Remember that a writing retreat isn't just a thing you do, it's also a state of mind. You choose to spend x-amount of time to focused entirely on the work. If you can't do that at home, find a place congenial to you where you can. That can be a bookstore cafe, the quiet room at your local library or a picnic table at the park. Pack a lunch, grab your laptop and head out (and if you're going to an outdoor location, check the weather forecast first.) If you have a friend with a spare bedroom, you might ask if you borrow it for a day. Test drive different places and see where you're most productive, too.

Wednesday, March 20, 2013

Writer Junk Journal

Back in January I promised to show you how I made a trio of small journals out of some ordinary materials -- which I did with a pack of index cards and a deck of playing cards. This month I had the final challenge of making a journal out of this mini spiral-bound notebook:

Which is now a writer junk journal:

To make this journal I first tore out half the pages (more on what I did with them later in the post) and used the remaining pages as foundations for some interesting specimens from my paper recycle bin. I covered each page front and back with old calendar pictures, junk mail, cutouts from magazines, old photos and postcards, trimmings and other discarded bits. I framed each page with some decorative paper tape left over from last year's massive art project and added a few pockets, tags and little envelopes throughout for writing and saving notes.

I didn't plan anything or go with a particular theme, which made it fun to assemble. Once I had the pages refurbished I made a quilted cover for the journal out of a damaged quilt block. I'm still figuring out how I want to fasten it together so for now I just have a strip of muslin tied around it:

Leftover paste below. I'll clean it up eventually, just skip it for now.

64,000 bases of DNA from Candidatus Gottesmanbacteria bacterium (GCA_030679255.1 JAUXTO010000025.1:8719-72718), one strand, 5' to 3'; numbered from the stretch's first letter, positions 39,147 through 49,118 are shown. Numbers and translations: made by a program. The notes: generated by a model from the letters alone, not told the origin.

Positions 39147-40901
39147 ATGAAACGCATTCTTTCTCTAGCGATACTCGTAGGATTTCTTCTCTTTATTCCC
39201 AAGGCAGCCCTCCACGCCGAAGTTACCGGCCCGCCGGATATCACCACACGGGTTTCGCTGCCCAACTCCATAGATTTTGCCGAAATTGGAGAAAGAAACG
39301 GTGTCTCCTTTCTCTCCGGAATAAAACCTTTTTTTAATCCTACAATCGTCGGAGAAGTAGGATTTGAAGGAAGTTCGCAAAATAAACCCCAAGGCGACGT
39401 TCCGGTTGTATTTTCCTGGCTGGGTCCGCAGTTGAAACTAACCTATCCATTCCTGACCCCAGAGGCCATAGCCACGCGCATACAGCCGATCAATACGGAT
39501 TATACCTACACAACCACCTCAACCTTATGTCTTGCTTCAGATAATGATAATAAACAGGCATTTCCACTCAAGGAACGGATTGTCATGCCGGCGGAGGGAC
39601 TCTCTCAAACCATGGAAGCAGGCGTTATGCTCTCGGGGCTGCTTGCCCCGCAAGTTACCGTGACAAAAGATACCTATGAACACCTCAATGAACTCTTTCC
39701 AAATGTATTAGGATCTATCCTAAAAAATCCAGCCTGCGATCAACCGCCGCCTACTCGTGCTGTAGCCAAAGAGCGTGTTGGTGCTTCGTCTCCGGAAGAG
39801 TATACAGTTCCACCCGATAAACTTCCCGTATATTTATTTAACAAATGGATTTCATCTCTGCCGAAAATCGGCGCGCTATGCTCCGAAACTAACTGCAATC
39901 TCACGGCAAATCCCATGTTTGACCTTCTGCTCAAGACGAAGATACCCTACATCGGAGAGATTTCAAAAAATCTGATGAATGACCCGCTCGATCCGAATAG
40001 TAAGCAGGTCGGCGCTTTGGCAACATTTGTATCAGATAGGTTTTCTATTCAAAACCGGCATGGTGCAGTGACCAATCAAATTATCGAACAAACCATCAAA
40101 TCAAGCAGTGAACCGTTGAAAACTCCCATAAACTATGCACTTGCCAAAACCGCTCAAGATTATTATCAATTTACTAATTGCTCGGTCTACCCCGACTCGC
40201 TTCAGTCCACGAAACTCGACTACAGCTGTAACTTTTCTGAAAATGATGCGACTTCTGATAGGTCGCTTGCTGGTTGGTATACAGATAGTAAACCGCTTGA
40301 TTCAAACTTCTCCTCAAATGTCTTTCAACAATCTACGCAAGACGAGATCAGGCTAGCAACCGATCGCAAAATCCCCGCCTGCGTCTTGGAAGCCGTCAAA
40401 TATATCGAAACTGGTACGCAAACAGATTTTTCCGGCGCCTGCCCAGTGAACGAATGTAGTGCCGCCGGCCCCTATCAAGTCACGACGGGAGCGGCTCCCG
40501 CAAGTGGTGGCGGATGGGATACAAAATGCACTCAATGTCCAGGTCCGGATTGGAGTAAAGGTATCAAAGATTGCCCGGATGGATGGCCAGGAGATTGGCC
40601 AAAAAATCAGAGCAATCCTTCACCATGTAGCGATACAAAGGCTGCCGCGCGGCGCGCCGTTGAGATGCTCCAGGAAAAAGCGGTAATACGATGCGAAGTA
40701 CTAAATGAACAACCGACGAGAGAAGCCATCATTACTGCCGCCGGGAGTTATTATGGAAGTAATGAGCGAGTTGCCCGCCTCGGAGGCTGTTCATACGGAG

As for the pages I tore out, I trimmed off the binding tatters, cut them into strips and chunks of various sizes and tucked them into an envelope I mounted in the back. These will come in handy when I want to write a note about something to add to the pages:

A junk journal can be used for whatever you want to note and save. I think they're a great way to journal small because with the lined pages covered you won't feel pressured to fill them up with writing. You can add a few words or a note to any page, or just tuck something into one of the envelopes. I'm going to use mine for magazine clipping, articles, take-out cookie fortunes and other little things that would otherwise get lost in the shuffle.

This was a good practice project for me, too, as it's the first junk journal I've ever made. Working on this little journal has given me a confidence boost to try my hand at a more ambitious project: transforming this old beauty into . . . well, you'll just have to wait and see.

Tuesday, March 19, 2013

Lost and Found

I've noticed lately the news is chock full of fascinating finds:

Found: Violin that played as the doomed Titanic went down more than 100 years ago

Medieval Knight Remains Found in Edinburgh Car Park

Roman artefact discovered in Sudeley Castle cupboard

Discoveries like these can be excellent story starters, too. Robin Cook's Sphinx was no doubt inspired by real life; while I was reading it I kept thinking of Carter finding Tutankhamun's tomb. I knew from the moment I first read of Ötzi the Iceman that someday I'd write a fictional version of his story in one of my novels (and it took a while, but eventually I got my chance in Shadowlight.) Even something lost that isn't found can inspire a storyteller; Dean Koontz used the disappearance of the Roanoke colony as part of the plot for his book Phantoms (one of my writer pals believes the same event inspired Stephen King's It, too).

In a sense all stories are a quest for something. In fantasies there's usually some object of incredible power everyone wants, in mysteries the objective is solving a puzzle to find the truth. In romances the characters are seeking love as much as each other. Horror stories are all basically monster hunts, while memoirs are journeys into the past and one's self. This is why the first question I ask a character when I'm creating them is What do you want? -- when you know that, you've got the basic foundation to build on as well as design inspiration for your story elements.